One of the most important observables is the slope of the Adler function at (which up to a numerical factor coincides with the slope of the vacuum polarization). It determines the leading hadronic contribution to the anomalous magnetic moment of the electron Bernecker and Meyer (2011), and a large fraction of the muon’s anomalous magnetic moment Brandt et al. (2012). It is theoretically attractive, because it involves no energy scale external to QCD. In the representation given in Eq. (10), the dominant contribution comes from Euclidean time separations . We therefore find it useful to define


so that . In the infinite-volume theory, the contribution of the states with an energy up to and including the mass completely dominates this contribution. Given the argument made above on the finite-size effects on the short-distance contribution to the Adler function, and the form of the finite-size effects in free field theory (see section A.3), we expect the finite-size effects on to be dominated by the finite-size effects on for . We are therefore led to discuss the latter. We will only consider the case where the pion mass is set to its physical value, but with a suitable model for the timelike pion form factor , our analysis can be extended to other pion masses.

If a temporal extent is chosen, as is common practice, the dominant finite-size effect comes from the finite spatial box extent. In the following theoretical analysis we therefore set to infinity. How to proceed in practice where is finite is discussed in section (V).

1.548 0.0737 6.606 3.507
2.133 0.4702 11.53 12.85
2.559 1.1333 28.95 42.52
2.831 0.7509 23.09 16.21
3.171 0.1124 62.41 4.558
3.581 0.1452 25.13 1.615
3.912 0.1335 19.36 0.867
4.459 0.0192 91.10 0.391
Table 1: The first eight energy levels and matrix elements on a torus of linear size for the Gounaris-Sakurai parametrization of (see appendix A; ). The ‘Lellouch-Lüscher’ factor and the pion form factor at the corresponding energies are given in columns 3 and 4.

One source of finite-size effects are the polarization effects on single-particle states. They have been analyzed in detail in the past Luscher (1986). The upshot is that the properties of these states are only affected by corrections that are exponential in the linear torus size. In the following, we will neglect these finite-size corrections. In lattice QCD calculations, this assumption will have to be checked explicitly.

In Bernecker and Meyer (2011), an analysis of the finite-size effects on was carried out using the relation between the finite-volume spectral function and the infinite-volume spectral function Luscher (1991a); Meyer (2011). This relation is only firmly established up to the inelastic threshold of . Here we will be less rigorous and assume that even somewhat above this threshold, the relation remains a good approximation. The main justification for this assumption is that the decays almost exclusively into two pions. We also neglect possible contributions from scattering in the and higher partial waves.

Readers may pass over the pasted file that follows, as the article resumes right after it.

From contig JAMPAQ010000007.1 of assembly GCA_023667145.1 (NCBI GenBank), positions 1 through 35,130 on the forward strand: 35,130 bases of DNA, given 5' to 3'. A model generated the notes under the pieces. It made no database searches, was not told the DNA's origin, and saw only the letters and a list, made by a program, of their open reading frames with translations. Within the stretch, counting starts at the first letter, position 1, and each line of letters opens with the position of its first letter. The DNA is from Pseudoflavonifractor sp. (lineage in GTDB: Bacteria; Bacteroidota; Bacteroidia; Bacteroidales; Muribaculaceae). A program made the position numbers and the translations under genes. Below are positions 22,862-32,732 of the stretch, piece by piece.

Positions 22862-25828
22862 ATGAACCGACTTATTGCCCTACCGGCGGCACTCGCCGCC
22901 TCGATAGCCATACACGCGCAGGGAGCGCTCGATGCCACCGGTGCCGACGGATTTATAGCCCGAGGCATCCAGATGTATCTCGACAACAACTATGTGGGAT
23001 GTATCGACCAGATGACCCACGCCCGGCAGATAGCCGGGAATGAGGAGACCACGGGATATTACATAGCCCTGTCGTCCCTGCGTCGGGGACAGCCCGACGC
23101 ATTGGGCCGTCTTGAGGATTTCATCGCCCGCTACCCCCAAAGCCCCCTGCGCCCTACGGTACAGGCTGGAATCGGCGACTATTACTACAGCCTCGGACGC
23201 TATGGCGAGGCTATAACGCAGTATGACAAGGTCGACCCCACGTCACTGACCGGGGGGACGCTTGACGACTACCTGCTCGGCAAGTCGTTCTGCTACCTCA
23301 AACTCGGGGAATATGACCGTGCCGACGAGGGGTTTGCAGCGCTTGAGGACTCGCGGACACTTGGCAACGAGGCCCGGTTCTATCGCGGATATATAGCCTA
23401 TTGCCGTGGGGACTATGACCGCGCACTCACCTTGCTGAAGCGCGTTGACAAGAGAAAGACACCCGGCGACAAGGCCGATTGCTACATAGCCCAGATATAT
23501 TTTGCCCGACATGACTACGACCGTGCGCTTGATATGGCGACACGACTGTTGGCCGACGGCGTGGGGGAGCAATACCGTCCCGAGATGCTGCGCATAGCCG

Before using the full machinery of Lüscher’s finite-volume formalism, it is worth understanding the qualitative behavior of in two simple, opposite limits. In one limit, we have non-interacting pions, and can be computed exactly both in finite and in infinite volume. The ratio of the finite-volume to the infinite-volume correlation function is diplayed in Fig. (1). Clearly the finite-size effects are large for a typical value of .

In the other limit, the pion interactions are such that the vector current only couples to a stable meson, . This limit correspond to the expected behavior at very large number of colors . In this case, . The only finite-volume effect in this case stems from the finite-size effects on and , which are exponentially small in the volume. Thus in this limit the finite-size effects are expected to be much more benign.

Experimental data shows that QCD lies somewhere in between these two extremes, but is somewhat closer to the narrow resonance limit. Using the Gounaris-Sakurai parametrization of the timelike pion form factor Gounaris and Sakurai (1968), we have calculated the eight lowest energy-eigenstates for and and their coupling to the isospin current using the results of Luscher (1991a); Meyer (2011), see Table 1. For details of the calculation we refer the reader to appendix A. Together these states saturate the correlator beyond 1fm to a high degree of accuracy. The ratio is displayed in Fig. 1. Although the relative finite-size effect grows rapidly at long distances, for it is of acceptable size at the distances which dominate (compare with Fig. 4). Finally, table 2 gives the finite-size effect on for . With , the effect amounts to , which is a larger effect than is observed for many mesonic observables. We also note that at the heavier quark masses currently studied in the simulations, the is presumably narrower and the finite-size effect for the same value of is therefore smaller.